Following Canada’s 44th election is a bit like rewatching old political dramas on Netflix. We’ve seen them all before, and we know what to expect. Still, as they cruise by on Canada’s never-ending content carousel, we consider our options.
The choices for Canada's next prime minister are being carefully curated just for us, whatever our political colours, with every public appearance or micro-targeted Facebook ad.
Erin O’Toole is styled as a less spicy, more fatherly version of Scandal's Fitzgerald Grant III, an affable fighter pilot turned pro-choice Republican shaking the dust off the right and heaving its weight toward the centre. But O'Toole's platform isn't as progressive as he gets credit for.
On abortion, he offers nothing more than the status quo: A perfunctory pro-choice ethic that leans on doctor referrals for access. In my B.C. town, for example, this changes nothing for girls and women forced to travel hours out of town to get an in-clinic abortion since no provider will do it locally. The tax breaks, limited benefits and job creation schemes peppered throughout the platform invoke women, but offer little remedy for the root causes of the “shecession.” And it's virtually mum on racial discrimination.
The Conservatives' “Secure the Future” tagline, like “Take Back Canada” before it, panders to a nationalistic crowd. It's the polite face of a political mood still hung up on the post-9/11 xenophobic anxieties depicted in television's anti-terrorism thriller 24. When dealing with real 21st-century threats, like the climate crisis, O'Toole offers little to secure our future. His plan would reduce carbon emissions by far less than the Liberals', effectively walking back climate ambition in the midst of a "code red" planetary emergency.
Justin Trudeau, on the other hand, is being modelled as a character in an Aaron Sorkin-style project — but less West Wing and more American President, the 1995 romantic dramedy in which Democratic commander-in-chief Andrew Shepherd must weigh his own political ambitions against an environmental advocate's demands. Unfortunately, Trudeau doesn't exactly measure up to this fictional hero, who eventually decides to legislate a massive 20 per cent cut in fossil fuels.
On the Liberals' watch, the oilpatch has been allowed to drive up emissions every year. Not only did Trudeau's government buy a tar sands pipeline (currently under construction) but it continues to embrace natural gas, a questionable hydrogen strategy, and partnerships with an energy industry steadfastly refusing to transition to cleaner sources. Trudeau could use some Sorkin-style gumption. Despite running on a climate ambition platform, he is failing to deliver what scientists say we need.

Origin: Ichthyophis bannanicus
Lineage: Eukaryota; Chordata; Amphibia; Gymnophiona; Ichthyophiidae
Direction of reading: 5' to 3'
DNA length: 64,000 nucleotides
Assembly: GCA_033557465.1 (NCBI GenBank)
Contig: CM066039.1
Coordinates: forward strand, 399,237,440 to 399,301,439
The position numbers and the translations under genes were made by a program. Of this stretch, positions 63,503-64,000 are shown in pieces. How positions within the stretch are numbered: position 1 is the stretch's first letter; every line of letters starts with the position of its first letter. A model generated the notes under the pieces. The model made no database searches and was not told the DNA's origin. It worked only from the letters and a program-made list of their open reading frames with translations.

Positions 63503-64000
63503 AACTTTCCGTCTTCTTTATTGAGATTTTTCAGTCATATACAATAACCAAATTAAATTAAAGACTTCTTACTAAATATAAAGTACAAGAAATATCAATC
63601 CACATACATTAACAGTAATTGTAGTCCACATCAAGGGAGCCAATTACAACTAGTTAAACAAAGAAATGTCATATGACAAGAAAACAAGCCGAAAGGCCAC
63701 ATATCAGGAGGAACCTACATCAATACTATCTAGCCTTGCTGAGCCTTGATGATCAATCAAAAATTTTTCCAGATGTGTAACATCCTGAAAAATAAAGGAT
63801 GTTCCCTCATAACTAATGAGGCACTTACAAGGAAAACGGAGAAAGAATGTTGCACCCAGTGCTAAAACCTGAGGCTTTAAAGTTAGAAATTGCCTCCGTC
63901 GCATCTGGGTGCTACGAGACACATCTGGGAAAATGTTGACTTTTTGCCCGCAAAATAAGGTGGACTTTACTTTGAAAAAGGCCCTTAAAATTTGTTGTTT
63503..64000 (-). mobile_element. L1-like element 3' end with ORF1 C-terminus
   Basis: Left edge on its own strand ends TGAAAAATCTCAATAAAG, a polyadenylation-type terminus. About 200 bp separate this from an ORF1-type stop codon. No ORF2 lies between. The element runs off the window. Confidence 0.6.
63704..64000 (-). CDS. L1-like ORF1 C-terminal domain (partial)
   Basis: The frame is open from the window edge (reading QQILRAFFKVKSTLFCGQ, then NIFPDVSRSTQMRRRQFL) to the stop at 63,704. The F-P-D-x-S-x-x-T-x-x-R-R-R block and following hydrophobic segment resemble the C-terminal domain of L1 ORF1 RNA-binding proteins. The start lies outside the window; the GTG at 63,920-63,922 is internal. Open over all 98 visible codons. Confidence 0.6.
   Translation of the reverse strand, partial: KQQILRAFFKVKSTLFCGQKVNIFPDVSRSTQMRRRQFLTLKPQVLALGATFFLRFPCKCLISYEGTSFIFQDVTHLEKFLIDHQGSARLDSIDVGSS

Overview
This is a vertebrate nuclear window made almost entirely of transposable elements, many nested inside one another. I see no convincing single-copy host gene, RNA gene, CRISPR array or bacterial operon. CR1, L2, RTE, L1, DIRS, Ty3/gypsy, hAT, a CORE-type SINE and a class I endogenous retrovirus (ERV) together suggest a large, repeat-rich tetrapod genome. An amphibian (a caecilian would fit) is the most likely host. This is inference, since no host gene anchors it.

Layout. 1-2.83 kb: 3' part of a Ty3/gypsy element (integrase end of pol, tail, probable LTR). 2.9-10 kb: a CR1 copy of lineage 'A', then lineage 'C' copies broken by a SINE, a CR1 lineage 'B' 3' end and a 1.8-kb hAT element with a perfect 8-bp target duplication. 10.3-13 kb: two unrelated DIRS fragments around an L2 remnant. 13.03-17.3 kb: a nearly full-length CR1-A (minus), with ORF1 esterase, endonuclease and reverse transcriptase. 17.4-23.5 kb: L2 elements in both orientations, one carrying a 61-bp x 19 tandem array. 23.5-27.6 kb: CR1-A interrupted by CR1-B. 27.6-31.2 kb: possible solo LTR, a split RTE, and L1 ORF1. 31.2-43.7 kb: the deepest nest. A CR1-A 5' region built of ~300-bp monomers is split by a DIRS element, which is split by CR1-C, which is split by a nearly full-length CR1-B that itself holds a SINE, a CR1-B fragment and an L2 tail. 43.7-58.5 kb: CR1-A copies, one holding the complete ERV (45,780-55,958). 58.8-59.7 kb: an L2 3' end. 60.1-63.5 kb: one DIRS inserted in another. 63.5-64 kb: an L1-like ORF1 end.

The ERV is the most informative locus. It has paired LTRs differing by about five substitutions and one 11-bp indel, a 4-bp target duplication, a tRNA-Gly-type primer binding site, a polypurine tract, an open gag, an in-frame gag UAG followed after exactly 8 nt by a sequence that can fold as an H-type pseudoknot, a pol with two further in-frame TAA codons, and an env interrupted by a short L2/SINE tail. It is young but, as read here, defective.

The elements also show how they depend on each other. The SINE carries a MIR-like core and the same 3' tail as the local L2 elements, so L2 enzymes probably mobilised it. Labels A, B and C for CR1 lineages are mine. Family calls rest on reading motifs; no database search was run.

Only Annamie Paul's Green Party has adopted the necessary target of a 60 per cent reduction in emissions from 2005 levels by 2030, but her script is still in development, and she’s facing a mutiny by some of the cast.
If the Liberals and Conservatives are the old Hollywood answer to cinema politica, then Jagmeet Singh's New Democratic Party are the Netflix Originals. An underdog leader of the underdog party, Singh is a relatable leading man for a new generation. Like Netflix's new programming, the NDP makes space for anti-establishment ideas and diverse casting. The party's roster has more Indigenous, racialized, female and gender diverse candidates than any other, and it has put forward a litany of progressive policies to tackle extreme wealth, cost-of-living, racism, and more. But with the Liberals poaching ideas from the NDP writing room, the party will have to work harder to distinguish itself.
One missed opportunity to do so is a clear climate conscience. Still flirting with fossil fuels, the NDP should offer more to phase out all fossil fuel financing and get its emissions-reduction target up to snuff; at 50 per cent below 2005 levels by 2030, it's higher than the Liberals' but still below what's needed. Banking on Singh's likability and TikTokability, the NDP risks offering more personality than plot at a time when grand and honest narratives could energize its base and thread together their policies.
In calling this election, the Liberals have built themselves a political house of cards. The Conservatives have risen to the top of the polls, and Singh remains the most popular leader. It's little wonder the conversation has now shifted to strategic voting, which research shows tends to benefit the Liberals.
Opinion: With just a week to go before this election's season finale, let's see something that's 100 per cent fresh, writes columnist @jessafia for @NatObserver. #elxn44
But in the midst of a fourth wave of COVID-19, a climate emergency and an affordability crisis, the stakes are high. Should we really slum it with candidates whose plans won't get the job done? We need the main party leaders to step up and show us that they have an eye toward a future with space for all of us.
As Fatima Syed jokingly put it while guest hosting Canadaland’s Short Cuts a few weeks back, “Someone bring a better version of Aaron Sorkin to our times and help fix politics or make it better …. but with more women and more racialized folks.”
A good chunk of Canadians' votes are still up for grabs. Now is the time for big swings of visionary politics. To quote Sorkin's American President: “We've got serious problems, and we need serious people.” With just a week to go before this election's season finale, let's see something that's 100 per cent fresh.